Matthew said...

Rob, my friend. That was a great response.

See Barb, we can agree.

Barb said...

Steve, why are WE viewed as the devisive ones instead of your side? The church isn't the social change agent in the matter of abortion and gay agenda; the Left is. Liberals are the ones who changed the law on abortion and they are trying to do so on gay rights. So seems to me, they are the devisive ones, wanting the nation to go against centuries of legal history.

Neither side wants to give in on these social issues. Your side is no less stubborn than ours. The church side has history on its side; church people are truly motivated by their religious belief in the sanctity of life, and traditional morals -- that's why Palin has invigorated the GOP base.

The other side seems to be motivated by licentiousness; what they want to do --be homosexual or abort the results of their hedonistic immorality.

Neither of these two behaviors was EVER considered moral OR LEGAL in our country before --though we usually looked the other way re: gays in their closets.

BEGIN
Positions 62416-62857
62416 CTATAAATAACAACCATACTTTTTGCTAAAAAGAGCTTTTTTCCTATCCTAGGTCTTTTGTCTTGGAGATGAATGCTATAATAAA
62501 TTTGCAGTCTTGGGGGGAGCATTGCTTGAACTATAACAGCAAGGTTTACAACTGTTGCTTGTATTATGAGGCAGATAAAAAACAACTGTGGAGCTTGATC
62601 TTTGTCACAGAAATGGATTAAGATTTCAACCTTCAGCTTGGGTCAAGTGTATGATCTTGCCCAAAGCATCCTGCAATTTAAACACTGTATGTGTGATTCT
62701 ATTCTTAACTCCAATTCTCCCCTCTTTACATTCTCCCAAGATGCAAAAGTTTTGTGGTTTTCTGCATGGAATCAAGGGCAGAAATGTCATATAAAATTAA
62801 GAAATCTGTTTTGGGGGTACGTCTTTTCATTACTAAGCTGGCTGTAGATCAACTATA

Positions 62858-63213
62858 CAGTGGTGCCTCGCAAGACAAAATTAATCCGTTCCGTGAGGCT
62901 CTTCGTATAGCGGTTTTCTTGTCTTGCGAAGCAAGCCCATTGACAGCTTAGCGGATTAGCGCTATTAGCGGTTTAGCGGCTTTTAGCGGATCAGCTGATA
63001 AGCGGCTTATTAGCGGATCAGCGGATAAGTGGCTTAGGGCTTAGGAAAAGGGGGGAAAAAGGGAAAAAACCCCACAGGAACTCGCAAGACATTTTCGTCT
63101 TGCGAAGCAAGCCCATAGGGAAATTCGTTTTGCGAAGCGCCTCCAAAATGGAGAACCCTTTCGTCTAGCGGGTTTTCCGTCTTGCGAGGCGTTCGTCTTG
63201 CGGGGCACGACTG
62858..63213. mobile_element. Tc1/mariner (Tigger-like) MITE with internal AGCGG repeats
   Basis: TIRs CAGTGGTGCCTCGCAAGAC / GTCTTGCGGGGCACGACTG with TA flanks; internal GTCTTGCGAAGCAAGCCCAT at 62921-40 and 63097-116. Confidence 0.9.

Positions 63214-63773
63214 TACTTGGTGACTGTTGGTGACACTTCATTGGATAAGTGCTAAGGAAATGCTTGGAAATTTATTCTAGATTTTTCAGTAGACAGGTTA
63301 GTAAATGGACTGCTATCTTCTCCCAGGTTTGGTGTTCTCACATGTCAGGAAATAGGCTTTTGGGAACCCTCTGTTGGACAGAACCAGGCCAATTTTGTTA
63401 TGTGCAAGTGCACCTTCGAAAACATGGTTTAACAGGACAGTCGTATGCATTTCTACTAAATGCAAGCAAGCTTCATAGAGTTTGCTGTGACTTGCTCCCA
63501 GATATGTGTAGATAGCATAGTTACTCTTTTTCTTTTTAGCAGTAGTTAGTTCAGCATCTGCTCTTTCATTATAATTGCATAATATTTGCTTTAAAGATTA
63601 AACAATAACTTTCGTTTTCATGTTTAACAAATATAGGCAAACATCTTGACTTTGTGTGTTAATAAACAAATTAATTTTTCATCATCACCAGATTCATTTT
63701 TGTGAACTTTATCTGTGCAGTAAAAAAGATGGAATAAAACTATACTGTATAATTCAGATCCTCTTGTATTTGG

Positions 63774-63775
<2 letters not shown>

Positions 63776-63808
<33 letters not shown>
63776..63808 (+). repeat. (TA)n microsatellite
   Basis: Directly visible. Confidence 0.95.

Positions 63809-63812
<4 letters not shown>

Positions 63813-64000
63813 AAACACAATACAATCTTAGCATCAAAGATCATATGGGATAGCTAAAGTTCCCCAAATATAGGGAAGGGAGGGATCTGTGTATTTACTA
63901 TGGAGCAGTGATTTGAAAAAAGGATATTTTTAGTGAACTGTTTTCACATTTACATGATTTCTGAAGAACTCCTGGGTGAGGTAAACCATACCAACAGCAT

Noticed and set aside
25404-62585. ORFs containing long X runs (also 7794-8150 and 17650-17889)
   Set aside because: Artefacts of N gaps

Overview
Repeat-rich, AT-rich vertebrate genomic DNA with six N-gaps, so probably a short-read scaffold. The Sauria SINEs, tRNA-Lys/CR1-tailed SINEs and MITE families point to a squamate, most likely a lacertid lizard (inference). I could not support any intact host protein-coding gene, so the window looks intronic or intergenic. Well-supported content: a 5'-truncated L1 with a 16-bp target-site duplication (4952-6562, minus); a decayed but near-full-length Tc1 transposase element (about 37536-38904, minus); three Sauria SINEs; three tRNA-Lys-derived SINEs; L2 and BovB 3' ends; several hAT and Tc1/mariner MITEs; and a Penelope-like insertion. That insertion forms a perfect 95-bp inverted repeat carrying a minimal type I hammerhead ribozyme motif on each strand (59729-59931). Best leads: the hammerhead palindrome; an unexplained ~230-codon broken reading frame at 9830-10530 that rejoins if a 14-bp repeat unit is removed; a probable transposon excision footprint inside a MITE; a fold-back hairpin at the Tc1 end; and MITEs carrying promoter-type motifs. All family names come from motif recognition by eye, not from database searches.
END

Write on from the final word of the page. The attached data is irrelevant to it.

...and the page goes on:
We know that illegal abortions with dying mothers did not occur in high numbers --the cemetary stats don't bear out the allegations of many deaths of unmarried, young girls from coat hanger abortions (someone did a study on this); my generation was afraid of getting pregnant so we were not as promiscuous --or we got married if pregnant, like palin's daughter, or gave babies up for adoption. Today we have thousands, maybe millions of single moms struggling to raise babies with the help of Uncle Sam --and millions aborting. Neither is an ideal solution for kids or the nation. We know that single parenting too often results in poverty and delinquency for fatherless kids.

Today, Christians have accepted that homosexuals do their thing without either us or the gov't threatening their liberty to do so. But asking us to condone gay marriage is beyond the pale --absurd.

Abortion is a national embarrassment because it is truly killing off our young --i.e. biting off our noses to spite our faces. We NEED our young. In Germany they are PAYING people to give birth. Our old people are living longer and longer --with no tax-paying workers left to support them.

Legal abortion is, at the very least, lousy public policy. Chastity and birth control, adoption and marriage are the better solutions.

Our church preaches against abortion at least once a year --says very little about homosexuality except in the study of Romans --which is more likely in a S.S. class than in a worship service. We are ministry oriented, outreach oriented, and evangelistic --more than political.